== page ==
Showing posts from 2018

Dreamcatcher by Stephen King

No one suggested Dreamcatcher to me; I found it on my own when I was searching Amazon for a dreamcatcher for my room. The cover got my attention and the plot seemed interesting, so I decided to get it. While the overall story was interesting, the plot fell a little flat for me.

Henry, Jonesy, Pete, and Beaver have been friends since childhood. While in their adolescence, they stood up to bullies who were bullying a boy with down syndrome. The boy was Douglas Cavell, or Duddits, and he kept the others connected past childhood and into adulthood. And while they were able to visit less as they grew up, they never forgot Duddits, his ability to "see the line," and the "gift" he shared with them, that ended up saving two of them one day. As adults, they are on their annual hunting trip. Jonesy is not really feeling the need to kill an animal after an accident earlier that year. However, when he thinks he spots a deer in his scope, he is excited. Only it is not a deer, i…

The Outsider by Stephen King

The Outsider is Stephen King's most recent novel. After Sleeping Beauties, I was a little worried as I did not really like that one. I was sure if it was because it was co-written, the disappointing ending, or both. While I did not love this one as much as The Stand or Doctor Sleep, I definitely did enjoy it.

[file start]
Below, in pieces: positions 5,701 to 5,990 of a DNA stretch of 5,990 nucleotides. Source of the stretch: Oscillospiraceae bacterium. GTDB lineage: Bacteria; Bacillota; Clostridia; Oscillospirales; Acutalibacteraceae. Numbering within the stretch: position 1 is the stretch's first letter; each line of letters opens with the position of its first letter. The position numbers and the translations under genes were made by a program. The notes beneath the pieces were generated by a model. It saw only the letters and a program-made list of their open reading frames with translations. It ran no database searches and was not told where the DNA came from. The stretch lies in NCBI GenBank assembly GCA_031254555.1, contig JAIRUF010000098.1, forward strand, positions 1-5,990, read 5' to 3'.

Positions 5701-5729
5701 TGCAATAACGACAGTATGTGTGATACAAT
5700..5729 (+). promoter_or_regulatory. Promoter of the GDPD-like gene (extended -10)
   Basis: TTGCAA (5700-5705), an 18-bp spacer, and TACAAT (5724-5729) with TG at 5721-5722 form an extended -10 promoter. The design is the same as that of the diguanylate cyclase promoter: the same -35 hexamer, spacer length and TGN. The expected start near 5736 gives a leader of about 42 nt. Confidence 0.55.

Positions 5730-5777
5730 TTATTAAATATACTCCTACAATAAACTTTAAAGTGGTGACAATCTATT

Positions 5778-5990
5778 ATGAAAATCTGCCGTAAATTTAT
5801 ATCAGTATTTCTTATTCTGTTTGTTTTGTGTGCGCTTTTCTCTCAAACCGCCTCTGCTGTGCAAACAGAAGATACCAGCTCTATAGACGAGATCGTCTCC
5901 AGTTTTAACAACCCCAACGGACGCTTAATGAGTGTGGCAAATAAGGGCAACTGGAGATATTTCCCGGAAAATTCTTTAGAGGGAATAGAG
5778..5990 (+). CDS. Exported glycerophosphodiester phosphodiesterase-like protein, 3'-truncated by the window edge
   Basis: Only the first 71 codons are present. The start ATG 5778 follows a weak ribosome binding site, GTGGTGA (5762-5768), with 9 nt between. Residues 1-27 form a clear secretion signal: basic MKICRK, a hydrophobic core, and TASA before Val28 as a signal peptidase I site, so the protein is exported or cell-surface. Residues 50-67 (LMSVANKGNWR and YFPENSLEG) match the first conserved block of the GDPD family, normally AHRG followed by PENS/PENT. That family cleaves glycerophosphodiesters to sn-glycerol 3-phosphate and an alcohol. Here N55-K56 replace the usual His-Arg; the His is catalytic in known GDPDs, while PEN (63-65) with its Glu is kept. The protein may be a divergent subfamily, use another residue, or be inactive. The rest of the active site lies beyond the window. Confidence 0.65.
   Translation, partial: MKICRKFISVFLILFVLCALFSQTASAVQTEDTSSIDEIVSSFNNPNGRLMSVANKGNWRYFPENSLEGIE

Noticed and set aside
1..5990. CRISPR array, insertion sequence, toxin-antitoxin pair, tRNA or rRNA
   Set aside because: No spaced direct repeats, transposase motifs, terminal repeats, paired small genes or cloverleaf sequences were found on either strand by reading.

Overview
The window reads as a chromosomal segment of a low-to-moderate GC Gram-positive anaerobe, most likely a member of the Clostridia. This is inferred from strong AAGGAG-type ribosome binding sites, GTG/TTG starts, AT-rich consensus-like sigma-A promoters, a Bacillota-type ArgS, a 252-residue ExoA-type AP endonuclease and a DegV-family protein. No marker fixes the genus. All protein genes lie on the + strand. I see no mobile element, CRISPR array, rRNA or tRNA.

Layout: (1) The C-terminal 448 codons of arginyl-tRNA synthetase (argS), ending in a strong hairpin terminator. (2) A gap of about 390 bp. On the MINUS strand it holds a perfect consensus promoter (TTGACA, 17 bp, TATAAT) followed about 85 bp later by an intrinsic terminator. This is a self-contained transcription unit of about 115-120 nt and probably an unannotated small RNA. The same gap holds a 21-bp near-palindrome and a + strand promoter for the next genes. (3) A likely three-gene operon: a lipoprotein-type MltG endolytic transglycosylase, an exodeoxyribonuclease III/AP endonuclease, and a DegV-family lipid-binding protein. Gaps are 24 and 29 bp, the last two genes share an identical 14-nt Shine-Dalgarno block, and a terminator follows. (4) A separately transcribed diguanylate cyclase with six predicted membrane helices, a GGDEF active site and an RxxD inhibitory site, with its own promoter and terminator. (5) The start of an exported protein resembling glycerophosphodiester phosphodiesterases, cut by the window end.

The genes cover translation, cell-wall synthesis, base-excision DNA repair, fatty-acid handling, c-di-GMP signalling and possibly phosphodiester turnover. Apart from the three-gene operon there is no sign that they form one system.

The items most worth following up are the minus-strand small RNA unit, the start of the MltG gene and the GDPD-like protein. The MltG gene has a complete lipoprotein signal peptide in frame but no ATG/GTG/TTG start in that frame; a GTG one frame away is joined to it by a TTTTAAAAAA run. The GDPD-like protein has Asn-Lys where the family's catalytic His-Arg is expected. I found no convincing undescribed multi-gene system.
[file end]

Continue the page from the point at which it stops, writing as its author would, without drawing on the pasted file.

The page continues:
In the small town of Flint City, Oklahoma, a child was sexually assaulted and murdered. The perpetrator is obvious. There are many eye witnesses, along with DNA and fingerprint evidence. But when Terry Maitland is arrested, the entire town is blindsided. Terry is a good guy; he's a teacher, coaches little league, good husband and father. It just does not seem possible. But Terry has a rock solid alibi with eye witnesses and fingerprint evidence proving he was far away at the time of the assault and murder. How can one man be in two places at once? They cannot. When things turn for the worst, the lead investigator has to pair up with Maitland's attorney, along with oth…